It’s telling that Rutland sees any contradiction there. Höss, as portrayed in the film, is indeed a bored bureaucrat, a family man—and a fanatical Nazi all at once. His wife, Hedwig, is likewise a typical hausfrau and a fanatical Nazi. The Zone of Interest makes a lot of critics uncomfortable because it dares to suggest that ordinary people can be actively, willfully complicit in genocide. Arendt’s own famous reporting on Adolf Eichmann’s trial is often misunderstood in this exact way; it was Eichmann himself who disingenuously maintained that he was just following orders by way of defense. “The banality of evil” doesn’t mean that bored bureaucrats follow genocidal orders unthinkingly, and doesn’t preclude their agreeing with the substance of those orders.

Glazer’s artistic intent with The Zone of Interest clearly flew right over the head of, for instance, New York Times film critic Manohla Dargis, who began her review by asking, “What is the point of ‘The Zone of Interest’?” and later calls it “a blunt, obvious movie.” Others, like former Anti-Defamation League director Abraham Foxman, seemed initially to appreciate the film as a commemoration of the Holocaust—then balked at Glazer’s connecting the Holocaust to the war in Gaza. But, as I wrote in an essay for the Times ahead of the Oscars, The Zone of Interest “demands that we reflect not only on the Holocaust but also on our own degrees of complicity in the horrors that we know are being carried out on the other sides of figurative and literal walls today.”

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The most urgent such horrors at the moment are in Gaza, and it’s not a coincidence that so many of Glazer’s critics are also fervent defenders of Israel’s indiscriminate bombing campaign against the crowded Palestinian enclave over the past five months. Before Glazer’s Oscar speech, they might have interpreted The Zone of Interest to be saying merely that the Nazis were bad people, a point that a critic like Dargis might find dull and unnecessary in 2024. But since the Oscars, everyone understands that the film is making a broader argument, and that its portrayal of the Hösses is in some sense an indictment of ordinary people who would champion the slaughter of Palestinian civilians. Those who feel most directly indicted are lashing out; hit dogs holler.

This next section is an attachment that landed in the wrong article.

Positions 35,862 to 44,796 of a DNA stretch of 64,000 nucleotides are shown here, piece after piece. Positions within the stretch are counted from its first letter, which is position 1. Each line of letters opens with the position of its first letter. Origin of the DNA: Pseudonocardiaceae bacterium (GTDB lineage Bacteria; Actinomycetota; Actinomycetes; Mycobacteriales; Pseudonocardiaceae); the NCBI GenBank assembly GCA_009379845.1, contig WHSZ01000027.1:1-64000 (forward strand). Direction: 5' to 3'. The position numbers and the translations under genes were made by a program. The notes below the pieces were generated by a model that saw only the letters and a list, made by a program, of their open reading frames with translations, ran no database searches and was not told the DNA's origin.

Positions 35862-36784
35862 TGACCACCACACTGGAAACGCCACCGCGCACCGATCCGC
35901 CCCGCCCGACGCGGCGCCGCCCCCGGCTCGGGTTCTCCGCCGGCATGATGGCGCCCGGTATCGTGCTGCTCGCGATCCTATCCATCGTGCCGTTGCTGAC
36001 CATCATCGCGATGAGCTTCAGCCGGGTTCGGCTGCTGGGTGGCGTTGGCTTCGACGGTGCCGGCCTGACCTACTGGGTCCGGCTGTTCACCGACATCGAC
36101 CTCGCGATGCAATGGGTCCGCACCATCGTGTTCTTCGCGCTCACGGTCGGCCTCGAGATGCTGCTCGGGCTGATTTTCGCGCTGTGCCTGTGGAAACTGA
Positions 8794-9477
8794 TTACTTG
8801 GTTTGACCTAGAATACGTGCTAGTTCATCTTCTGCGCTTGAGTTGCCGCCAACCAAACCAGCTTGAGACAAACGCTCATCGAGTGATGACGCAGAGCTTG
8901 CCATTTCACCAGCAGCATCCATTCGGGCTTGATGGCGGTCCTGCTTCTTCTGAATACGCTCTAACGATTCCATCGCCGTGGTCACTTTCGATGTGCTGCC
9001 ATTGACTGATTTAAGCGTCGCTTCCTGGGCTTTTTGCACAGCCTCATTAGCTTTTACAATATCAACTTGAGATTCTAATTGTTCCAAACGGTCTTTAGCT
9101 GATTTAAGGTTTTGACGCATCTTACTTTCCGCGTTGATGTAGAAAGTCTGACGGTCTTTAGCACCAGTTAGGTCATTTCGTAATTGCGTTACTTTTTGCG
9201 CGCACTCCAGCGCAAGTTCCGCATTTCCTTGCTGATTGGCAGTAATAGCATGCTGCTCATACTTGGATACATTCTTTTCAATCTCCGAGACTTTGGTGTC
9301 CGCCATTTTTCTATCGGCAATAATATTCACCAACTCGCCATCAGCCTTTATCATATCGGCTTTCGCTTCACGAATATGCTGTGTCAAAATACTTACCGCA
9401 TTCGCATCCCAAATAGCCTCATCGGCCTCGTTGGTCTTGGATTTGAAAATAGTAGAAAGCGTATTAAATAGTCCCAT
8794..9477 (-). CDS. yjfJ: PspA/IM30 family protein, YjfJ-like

For those of us who appreciate The Zone of Interest in the spirit in which Glazer intended it, and who share his basic perspective on Gaza, what’s additionally striking is how measured his remarks were. Glazer did not demand a free Palestine from the river to the sea, did not comment on whether Zionism is inherently racist, and did not deny the suffering of Israelis on October 7 (in fact, he cast them as victims of the occupation, just as Palestinians are). All he did was attempt to reclaim Jewish identity and Holocaust memory from their propagandistic use in the service of Israel’s military campaign, and to suggest that the lessons of the Holocaust might apply to atrocities committed by Jews and not only those committed against Jews. The ferocious response suggests that Glazer’s critics now recognize themselves in Rudolf and Hedwig Höss, and they’ll never forgive Glazer for that.

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David Klion

David Klion is a Brooklyn-based writer for various publications. He is working on a book about the legacy of neoconservatism.